Founded in 1989, Two Oceans Marine Manufacturing specialises in custom and semi-custom power and sailing catamarans from 27 to 150 foot. Two Oceans Marine Manufacturing has 34 years of experience building power catamarans. The company has manufactured many commercial vessels for use as patrol boats, research vessels for various organisations, and oil and gas corporations on the African continent. Two Oceans easily transferred this experience and knowledge to the building of the ORC.
10 vessels and counting
After a two-year long build project in France of Hull#1 and Hull#2, they were successfully delivered in Cape Town at no charge by local NSRI partner, Safmarine, on 28 March 2019.
Hull#1 was commissioned and launched, and Two Oceans Marine Manufacturing immediately began construction of the moulds for Hull#3 from the hull, deck and bulkheads of Hull#2, and they completed the build of Hull#2.
Two Ocean’s first 100% locally manufactured ORC (Hull#3) was launched in November 2021. Hull#4 was launched on 1 June 2022 and Hull#5 in April 2023.
Two Oceans Marine Manufacturing is scheduled to build ten vessels, completing the build programme by 2030.
“The NSRI are extremely proud to partner with Two Oceans Marine Manufacturing in our Class 1 Rescue vessel replacement program”, says Dr Cleeve Robertson, NSRI CEO. “They are truly a fantastic company to work with, with them going the extra mile to help us in achieving our Class 1 fleet replacement programme”.
The Great Optimist Race
The 4th annual Great Optimist Race took place at boatica at the V&A Waterfront and raised R250 000 for charities including A New Breath, Project Flamingo, CANSA and Jumping Kids to name a few. The 70 skippers included celebrities, children, disabled men and women, development sailors, cancer patients and transplant survivors.
For the first time since its inception in 2018, the race was held in a relay format, with three skippers per team each needing to complete a solo lap of the course in very windy conditions. 2020’s race was virtual due to Covid and 2021’s event was cancelled.
Founder of the Little Optimist Trust and Great Optimist Race, Greg Bertish, says, “What an awesome day! We ticked all the boxes in crazy conditions. So much support, so much inspiration, so much fun! For the first time in sailing, a race was fully represented by different groups of people from all walks of life. Differently abled, at-risk youth, previously disadvantaged, CEOs, celebrities, doctors and medical survivors all sailed for charity and to inspire the world.“
The Italtile boat crewed by 420 SA champs Amir Yaghya and Shane Joseph, along with Josh September, won the Great Optimist trophy. Amir, from Grassy Park, began sailing when he was still at school. He now works for The Little Optimist Sailing Academy, where he shares the joy of sailing with children growing up in difficult circumstances like his own.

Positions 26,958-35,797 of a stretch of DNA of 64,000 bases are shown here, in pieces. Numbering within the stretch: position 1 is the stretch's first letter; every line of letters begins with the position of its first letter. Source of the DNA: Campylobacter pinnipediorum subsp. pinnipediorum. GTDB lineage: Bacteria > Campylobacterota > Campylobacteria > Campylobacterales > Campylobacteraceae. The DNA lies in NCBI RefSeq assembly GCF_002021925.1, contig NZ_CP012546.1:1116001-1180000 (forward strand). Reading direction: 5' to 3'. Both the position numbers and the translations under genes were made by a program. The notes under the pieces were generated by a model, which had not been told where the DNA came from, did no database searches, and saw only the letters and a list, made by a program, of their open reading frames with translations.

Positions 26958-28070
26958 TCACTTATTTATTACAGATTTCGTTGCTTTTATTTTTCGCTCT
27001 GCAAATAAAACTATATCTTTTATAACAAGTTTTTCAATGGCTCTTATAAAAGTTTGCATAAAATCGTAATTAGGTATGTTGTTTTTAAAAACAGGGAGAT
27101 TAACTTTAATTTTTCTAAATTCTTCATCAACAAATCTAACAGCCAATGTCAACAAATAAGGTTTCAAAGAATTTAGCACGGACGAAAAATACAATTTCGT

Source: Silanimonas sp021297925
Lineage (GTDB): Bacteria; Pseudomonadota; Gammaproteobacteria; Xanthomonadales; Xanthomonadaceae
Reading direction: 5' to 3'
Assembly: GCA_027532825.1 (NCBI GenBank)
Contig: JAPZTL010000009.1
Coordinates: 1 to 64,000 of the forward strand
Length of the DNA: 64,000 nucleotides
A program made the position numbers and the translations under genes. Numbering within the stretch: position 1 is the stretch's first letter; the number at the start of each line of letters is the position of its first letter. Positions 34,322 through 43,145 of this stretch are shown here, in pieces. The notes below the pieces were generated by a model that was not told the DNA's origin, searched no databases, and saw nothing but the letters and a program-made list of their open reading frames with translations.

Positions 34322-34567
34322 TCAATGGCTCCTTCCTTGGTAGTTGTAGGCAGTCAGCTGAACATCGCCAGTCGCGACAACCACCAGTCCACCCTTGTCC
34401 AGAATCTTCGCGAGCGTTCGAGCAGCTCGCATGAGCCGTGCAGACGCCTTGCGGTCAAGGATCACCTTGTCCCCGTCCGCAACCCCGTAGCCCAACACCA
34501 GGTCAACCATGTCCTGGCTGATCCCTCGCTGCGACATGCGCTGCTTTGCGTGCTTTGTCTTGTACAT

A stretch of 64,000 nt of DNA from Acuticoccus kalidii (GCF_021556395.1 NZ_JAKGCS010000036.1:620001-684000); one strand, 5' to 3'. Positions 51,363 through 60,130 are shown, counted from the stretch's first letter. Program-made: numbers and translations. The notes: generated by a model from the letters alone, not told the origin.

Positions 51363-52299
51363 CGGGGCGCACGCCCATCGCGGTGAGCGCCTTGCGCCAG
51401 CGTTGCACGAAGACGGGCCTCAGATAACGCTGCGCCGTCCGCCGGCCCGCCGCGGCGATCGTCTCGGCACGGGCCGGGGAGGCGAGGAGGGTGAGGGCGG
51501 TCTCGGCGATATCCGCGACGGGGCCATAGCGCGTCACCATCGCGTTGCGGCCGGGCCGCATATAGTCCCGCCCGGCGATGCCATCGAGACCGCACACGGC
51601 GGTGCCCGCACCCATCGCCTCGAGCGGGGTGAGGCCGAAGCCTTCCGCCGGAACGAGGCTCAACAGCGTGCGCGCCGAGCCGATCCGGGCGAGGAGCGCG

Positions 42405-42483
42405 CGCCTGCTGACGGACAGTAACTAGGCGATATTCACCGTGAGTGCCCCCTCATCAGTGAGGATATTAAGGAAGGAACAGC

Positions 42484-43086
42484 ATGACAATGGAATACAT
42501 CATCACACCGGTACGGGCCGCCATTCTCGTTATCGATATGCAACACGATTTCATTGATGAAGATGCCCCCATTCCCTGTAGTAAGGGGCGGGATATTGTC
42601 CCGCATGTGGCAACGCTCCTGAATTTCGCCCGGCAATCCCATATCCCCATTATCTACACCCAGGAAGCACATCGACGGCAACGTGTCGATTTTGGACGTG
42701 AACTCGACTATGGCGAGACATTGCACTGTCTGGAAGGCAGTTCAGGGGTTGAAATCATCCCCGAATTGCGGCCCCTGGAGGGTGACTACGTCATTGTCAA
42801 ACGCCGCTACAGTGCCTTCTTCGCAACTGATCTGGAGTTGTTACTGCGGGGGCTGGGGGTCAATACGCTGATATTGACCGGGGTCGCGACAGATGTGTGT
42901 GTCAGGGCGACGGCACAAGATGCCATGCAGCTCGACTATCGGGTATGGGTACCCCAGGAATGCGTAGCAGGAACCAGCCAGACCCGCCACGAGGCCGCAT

Yaghya’s teammate Shane Joseph, says, “I would like to thank the Little Optimist Trust Academy for everything they have done for myself and my best friend Amir Yaghya. Upskilling us by putting us on instructor courses and super yacht courses has had a massive impact on our lives. We are now able to inspire kids and serve as role models for others from heavy and difficult backgrounds where drugs and gangsterism is involved. It was just the best feeling winning the race and I would like to thank Greg and his team and sponsors from the bottom of my heart”.
In second place was the Ullman Sails team (Hamilton Slater, Megan Robertson, Wesley Daniels) and third, was the Southern Wind team (Elisa Falcon, Stefan Falcon, Ashley Rudolph).
Also putting on a noteworthy performance was the Yoyo team made up of differently-abled sailors Caleb Swanepoel (who lost his leg in a shark attack), Darren Thomas (was shot at point-blank range in a robbery leaving him in a wheelchair), and Antoinelle Hartze (who lost her leg in a train accident).
Swanepoel says, “It was an unbelievable experience racing alongside side such awesome humans. A huge thank you to Yoyo for sponsoring our boat and to everyone who helped us raise funds and awareness”.
In addition to fundraising, the event focussed on bringing hope and happiness to children in need. Over the course of the weekend 50 children (divided into 4 groups) were invited to attend a sailing lesson and visit the Two Oceans Aquarium, which was followed by lunch at Bootleggers.
Additional international donations and funds raised by The Little Optimist Trust off the back of the event will be used to build and renovate the bathrooms at Astra Special School, upgrade the Youth Centre at Heideveld Baptist Church, send development youth on training courses, and to start a multi-week Sailing through Life Program for at-risk youth.
Paddling for smiles
Richard Kohler‘s craft, Osiyeza, which means The Crossing after Johnny Clegg’s song drew attention at boatica. Richard successfully completed his Atlantic Ocean crossing solo and unsupported in the Ocean X kayak adventure from Cape Town to Brazil. His adventure raised funds for Operation Smile South Africa.
Several years in the making, Richard first attempted the crossing in December 2021 but had to make a detour to Walvis Bay after just two weeks at sea.
Richard departed from Granger Bay in Cape Town on 19th December 2022, finally touching land a few days earlier than his estimated 70 days to complete the crossing in an incredible 63 days and 7 hours.
To claim the record of paddling solo and unsupported from South Africa to Brazil, Richard had to touch dock or land unsupported. There was no place for him to dock at the yacht club, so Richard had to swim ashore to fulfil the requirements to successfully make his Ocean X crossing official.
“The crowning glory must be the phenomenal success of the fund raising for Operation Smile South Africa. We have raised over half a million Rand, which will ensure that more than a hundred children will receive corrective cleft surgery.”